Institute for War and Peace Reporting | Giving Voice, Driving Change

Court Told of Serb Crisis Staff Role

Expert witness says one of things they did was organise the departure of Muslims.
By Rachel Irwin
  • Radovan Karadzic in the ICTY courtroom. (Photo: ICTY)
    Radovan Karadzic in the ICTY courtroom. (Photo: ICTY)

An expert witness in the Radovan Karadzic trial at the Hague tribunal testified this week that Bosnian Serb “crisis staffs” arranged for Bosniaks to leave their homes rather than guaranteeing their safety.

“[The Bosnian Serb crisis staff] solution to Muslims wanting safety was to move the Muslims out…that was one thing that crisis staffs did - organise the departure of Muslims,” said expert witness Dorothea Hanson, who works as a research officer in The Office of the Prosecutor, OTP.

Hanson authored four reports on Bosnian Serb crisis staffs and has also testified in three previous trials at the Hague tribunal.

During the Bosnian war, crisis staffs were formed in Bosnian Serb-claimed municipalities in order to “effect the forcible removal of Muslims and Croats” from those areas, states the prosecution’s pretrial brief.

These bodies established and maintained detention facilities, ordered arrests of non-Serbs, and organised convoys to “facilitate expulsion” the pretrial brief continues.

The prosecution alleges that Karadzic – president of the self-declared Bosnian Serb entity, Republika Srpska, from 1992 to 1996 – “initiated and oversaw the establishment of crisis staffs” which also became known as war presidencies and war commissions.

Karadzic is charged with genocide, war crimes and crimes against humanity - including persecution, extermination, murder and forcible transfer - that "contributed to achieving the objective of the permanent removal of Bosnian Muslims and Bosnian Croats from Bosnian Serb-claimed territory".

He is also accused of planning and overseeing the 44-month siege of Sarajevo that left nearly 12,000 people dead, as well as the massacre of some 8,000 men and boys at Srebrenica in July 1995. Karadzic – who represents himself in the courtroom - was arrested in Belgrade in July 2008 after 13 years on the run. After numerous delays, witness testimony in his trial got underway in April 2010.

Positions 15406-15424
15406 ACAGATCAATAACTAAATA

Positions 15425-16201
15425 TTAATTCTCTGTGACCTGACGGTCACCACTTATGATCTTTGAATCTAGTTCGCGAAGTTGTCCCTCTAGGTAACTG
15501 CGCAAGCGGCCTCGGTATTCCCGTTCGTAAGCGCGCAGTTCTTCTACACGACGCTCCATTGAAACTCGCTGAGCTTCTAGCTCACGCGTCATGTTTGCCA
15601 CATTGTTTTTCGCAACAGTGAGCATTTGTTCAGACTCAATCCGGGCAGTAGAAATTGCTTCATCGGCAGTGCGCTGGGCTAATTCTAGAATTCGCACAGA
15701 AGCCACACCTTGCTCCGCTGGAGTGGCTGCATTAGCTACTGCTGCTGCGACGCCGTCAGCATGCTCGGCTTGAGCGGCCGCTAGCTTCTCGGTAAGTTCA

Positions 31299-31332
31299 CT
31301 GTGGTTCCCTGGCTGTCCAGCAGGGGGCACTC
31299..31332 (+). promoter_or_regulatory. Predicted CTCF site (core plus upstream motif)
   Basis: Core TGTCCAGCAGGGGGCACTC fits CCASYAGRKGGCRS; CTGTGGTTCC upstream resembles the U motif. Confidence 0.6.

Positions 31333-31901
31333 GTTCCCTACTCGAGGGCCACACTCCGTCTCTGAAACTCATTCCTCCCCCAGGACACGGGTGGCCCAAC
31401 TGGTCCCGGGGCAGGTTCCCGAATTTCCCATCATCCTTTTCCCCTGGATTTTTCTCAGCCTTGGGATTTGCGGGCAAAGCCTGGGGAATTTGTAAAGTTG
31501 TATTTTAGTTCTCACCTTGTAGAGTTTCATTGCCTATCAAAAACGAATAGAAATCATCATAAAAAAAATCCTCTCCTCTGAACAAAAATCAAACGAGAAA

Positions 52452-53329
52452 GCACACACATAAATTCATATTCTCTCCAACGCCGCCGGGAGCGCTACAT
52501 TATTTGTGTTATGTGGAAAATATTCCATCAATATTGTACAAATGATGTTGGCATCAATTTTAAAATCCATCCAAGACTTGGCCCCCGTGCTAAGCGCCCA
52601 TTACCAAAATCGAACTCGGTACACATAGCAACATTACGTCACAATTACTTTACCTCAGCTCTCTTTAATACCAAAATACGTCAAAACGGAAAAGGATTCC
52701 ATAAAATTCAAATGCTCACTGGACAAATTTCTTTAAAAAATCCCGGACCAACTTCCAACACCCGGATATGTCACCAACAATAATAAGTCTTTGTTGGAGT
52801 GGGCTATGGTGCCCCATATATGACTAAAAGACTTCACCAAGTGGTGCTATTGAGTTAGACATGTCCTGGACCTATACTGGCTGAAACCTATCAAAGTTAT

During the lengthy cross-examination, Karadzic asked numerous detailed questions about Hanson’s report and even spent much time focused on municipalities that were removed from his indictment, including Bosanski Petrovac and Kotor Varos.

“If the Serbian authorities had a plan and intention to cleanse, evacuate or expel the Muslims from Petrovac, why was there this decision that they may evacuate for their own safety?” asked Karadzic, referring to wartime documents he presented to the witness. “Why were they not driven out immediately?”

Hanson responded that “Petrovac was a Bosnian Serb majority”.

“The Serb authorities may have felt they could control power sufficiently,” she continued, adding that Muslims in Petrovac were “cooperating” with orders to disarm.

Karadzic also asked many questions about the northwestern municipality of Kotor Varos, even though it was removed from his indictment before the trial started.

“Ms Hansen, I’ve spent 2.5 [court] sessions to try to prove that your conclusion, that Kotor Varos witnessed some of the worst violations [during the war], is not correct,” Karadzic said to the witness. “Do you have any other documents that would run contrary to documents I’ve presented? Do you have anything to support your position?”

Hansen replied that the documents “do not describe the wider situation on the ground, the kind of fighting and kind of acts that were going on that drove people to leave”. The phrase “worst violations”, she said, was based on a “general understanding of events in Bosnia”.

“I know there were some very bad killings and detention centres in Kotor Varos,” Hansen continued. “It was not a municipality untouched by war.”

Karadzic countered that her reports use a few documents “selectively” and thus leave out a “mass of documents that create or provide a completely different or broader picture.”

“I don’t agree that I leave out a mass of documents that show a different picture,” Hanson said. “The war commission response was … for [non-Serbs] to leave. [The commission] is not going to guarantee safety, but will allow [non- Serbs] to leave in organised way, provided you leave your property to the municipality.”

Karadzic also focused on the northwestern municipality of Prijedor, which was the site of numerous killings and detention camps included in the indictment.

He produced a report filed by the municipal board of his political party, the Serbian Democratic Party, SDS, which apparently stated that when war broke out in spring 1992, crisis staffs were formed, and for months thereafter, there was “no contact with the central office of the party” and “communication was not established until September 1992”.

Hanson responded that there were times when communication was difficult, but it was “often restored as well”.

“I’ve seen evidence that the crisis staff was formed before the beginning of the war…I tend not to believe the statement that they received no guidelines from the leaders of the Serb republic,” Hanson said.

The trial continues next week.

Rachel Irwin is an IWPR reporter in The Hague.